Colin E. Braley, AP
U.S. Senator Orrin Hatch, R-Utah, left, talks with Republican presidential candidate and former Massachusetts Gov. Mitt Romney, right, as they walk on the tarmac after arriving at Salt Lake International Airport, Friday, June 8, 2012.

Republicans might not want to admit it, but there’s a growing divide in the GOP.

On one side sits Steve Bannon and the politicians he props up. These politicians — including Donald Trump and Roy Moore — tend to have a history of moral deviancy and seem to delight in controversy.

On the other side are those who oppose Bannon’s crew. Examples include Mitt Romney, who wrote that “no vote, no majority is worth losing our honor, our integrity,” Jeff Flake, who has spoken against Trump and sent a check to Roy Moore’s opponent, and Evan McMullin, who spearheaded $500,000 in ads against Bannon’s chosen candidate. Each of these leaders puts principle above party.

And then there’s Sen. Orrin Hatch.

Hatch has spent the past two years pandering to both sides of this divide. He has manufactured statements about the moral repugnancy of Trump and Moore while also “totally” endorsing Trump and claiming that Trump had to endorse Moore “so [Trump] can get his agenda through.”

By pandering to both sides, Hatch has embarrassingly shown that he values party above principles. He has essentially said, “Let’s stand for something — unless it’s inconvenient for our team.” But that’s not how virtue works.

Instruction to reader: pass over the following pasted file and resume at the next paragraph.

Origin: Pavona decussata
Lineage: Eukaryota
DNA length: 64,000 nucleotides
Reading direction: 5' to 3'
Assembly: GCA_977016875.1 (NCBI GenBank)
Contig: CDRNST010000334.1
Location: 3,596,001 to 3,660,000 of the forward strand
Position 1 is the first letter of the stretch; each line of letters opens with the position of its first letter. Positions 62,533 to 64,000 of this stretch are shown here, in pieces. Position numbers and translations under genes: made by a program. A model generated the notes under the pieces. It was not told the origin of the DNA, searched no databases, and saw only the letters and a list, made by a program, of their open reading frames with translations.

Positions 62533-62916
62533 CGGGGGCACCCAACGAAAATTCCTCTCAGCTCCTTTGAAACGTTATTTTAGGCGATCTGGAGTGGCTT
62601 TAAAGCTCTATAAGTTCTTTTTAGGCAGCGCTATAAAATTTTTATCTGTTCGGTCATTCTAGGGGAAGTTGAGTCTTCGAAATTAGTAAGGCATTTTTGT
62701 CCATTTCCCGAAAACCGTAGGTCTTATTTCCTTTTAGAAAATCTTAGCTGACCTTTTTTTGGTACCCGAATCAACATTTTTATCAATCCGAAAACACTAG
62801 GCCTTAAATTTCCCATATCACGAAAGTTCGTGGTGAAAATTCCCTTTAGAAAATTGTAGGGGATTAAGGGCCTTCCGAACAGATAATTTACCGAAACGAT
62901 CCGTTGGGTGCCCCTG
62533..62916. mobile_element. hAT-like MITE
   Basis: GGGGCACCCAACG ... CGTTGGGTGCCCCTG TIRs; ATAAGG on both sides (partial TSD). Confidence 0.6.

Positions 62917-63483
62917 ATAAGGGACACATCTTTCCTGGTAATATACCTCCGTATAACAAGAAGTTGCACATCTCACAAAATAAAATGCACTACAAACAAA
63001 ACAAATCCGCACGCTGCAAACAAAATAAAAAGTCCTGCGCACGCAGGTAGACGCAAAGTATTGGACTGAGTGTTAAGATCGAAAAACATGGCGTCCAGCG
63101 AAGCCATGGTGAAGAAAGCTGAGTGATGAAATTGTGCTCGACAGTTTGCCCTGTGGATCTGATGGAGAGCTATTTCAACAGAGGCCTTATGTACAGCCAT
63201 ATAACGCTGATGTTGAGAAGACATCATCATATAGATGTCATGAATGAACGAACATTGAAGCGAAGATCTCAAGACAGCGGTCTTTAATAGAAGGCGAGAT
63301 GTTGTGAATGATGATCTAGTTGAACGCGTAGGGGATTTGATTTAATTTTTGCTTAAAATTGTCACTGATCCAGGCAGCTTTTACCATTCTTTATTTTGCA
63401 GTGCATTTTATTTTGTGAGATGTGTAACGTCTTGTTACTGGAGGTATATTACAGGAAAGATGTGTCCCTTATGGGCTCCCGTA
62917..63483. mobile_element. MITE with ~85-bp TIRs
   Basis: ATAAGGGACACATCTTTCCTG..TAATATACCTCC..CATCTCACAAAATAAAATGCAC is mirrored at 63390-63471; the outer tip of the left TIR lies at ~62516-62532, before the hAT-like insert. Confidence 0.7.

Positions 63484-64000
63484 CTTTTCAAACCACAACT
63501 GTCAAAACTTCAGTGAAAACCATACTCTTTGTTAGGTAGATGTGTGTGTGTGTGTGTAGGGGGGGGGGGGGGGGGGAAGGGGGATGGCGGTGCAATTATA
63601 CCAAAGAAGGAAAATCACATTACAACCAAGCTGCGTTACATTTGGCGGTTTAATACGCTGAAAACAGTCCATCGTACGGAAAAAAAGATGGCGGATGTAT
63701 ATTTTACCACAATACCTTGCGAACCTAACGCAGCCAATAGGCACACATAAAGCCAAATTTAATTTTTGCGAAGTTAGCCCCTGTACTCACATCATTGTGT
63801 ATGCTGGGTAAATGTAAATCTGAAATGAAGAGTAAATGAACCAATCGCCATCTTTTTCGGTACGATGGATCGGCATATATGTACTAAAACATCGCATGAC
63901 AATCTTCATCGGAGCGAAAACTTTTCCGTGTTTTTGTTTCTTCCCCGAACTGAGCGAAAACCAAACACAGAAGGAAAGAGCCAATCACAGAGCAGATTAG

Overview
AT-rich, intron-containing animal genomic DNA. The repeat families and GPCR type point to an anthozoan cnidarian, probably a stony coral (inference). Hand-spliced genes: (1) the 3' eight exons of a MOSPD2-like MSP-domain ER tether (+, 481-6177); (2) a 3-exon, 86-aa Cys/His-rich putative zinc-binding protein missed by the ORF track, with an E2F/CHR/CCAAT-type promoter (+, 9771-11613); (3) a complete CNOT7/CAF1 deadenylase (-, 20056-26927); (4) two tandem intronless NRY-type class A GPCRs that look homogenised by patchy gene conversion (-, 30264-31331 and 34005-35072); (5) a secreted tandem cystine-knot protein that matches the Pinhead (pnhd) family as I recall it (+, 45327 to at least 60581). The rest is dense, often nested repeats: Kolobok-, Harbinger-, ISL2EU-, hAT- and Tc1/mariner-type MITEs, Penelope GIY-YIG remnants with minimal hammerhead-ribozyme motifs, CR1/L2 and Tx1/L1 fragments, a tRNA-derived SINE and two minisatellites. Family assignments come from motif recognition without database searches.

Fortunately, Utah has a chance to set things right.

Over the next few weeks, Hatch says he’ll decide whether to continue his 40-year reign as a career politician. At the same time, rumor has it that Mitt Romney has privately expressed interest in running for this seat but only if Hatch retires.

Utahns should collectively urge Hatch to retire so Romney will run. This way, we’ll signal a changing tide in the GOP, making it harder for unprincipled politicians to hijack the country.

When it comes to Trump, the difference between Hatch and Romney is vast. Whereas Hatch continued to endorse Trump even after he was caught boasting about sexual misconduct, Romney openly said he would not vote for Trump. Whereas Hatch absurdly declared that Trump "doesn't have a racist bone in his body," Romney said that “[Trump’s] comments time and again appeal to the racist tendency that exists in some people.” Whereas Hatch claimed that Trump “says the right things” when it comes to party politics, Romney noted that Trump’s “trickle-down racism and trickle-down bigotry and trickle-down misogyny … are extraordinarily dangerous to the heart and character of America.”

What’s more, almost no Republican has been as bold in condemning Trump as Romney has. So it’s no wonder why Donald Trump has repeatedly said he hopes Orrin Hatch will run again. Hatch shares Trump’s win-at-all costs worldview while Romney stands by principles.

Because of this, Utah should stand for something and urge Hatch to retire. Call his office, write him letters, message him on social media, and create petitions. Let’s send a signal to the nation that we’re firmly united around virtue.

Jon Ogden is the author of "When Mormons Doubt: A Way to Save Relationships and Seek a Quality Life."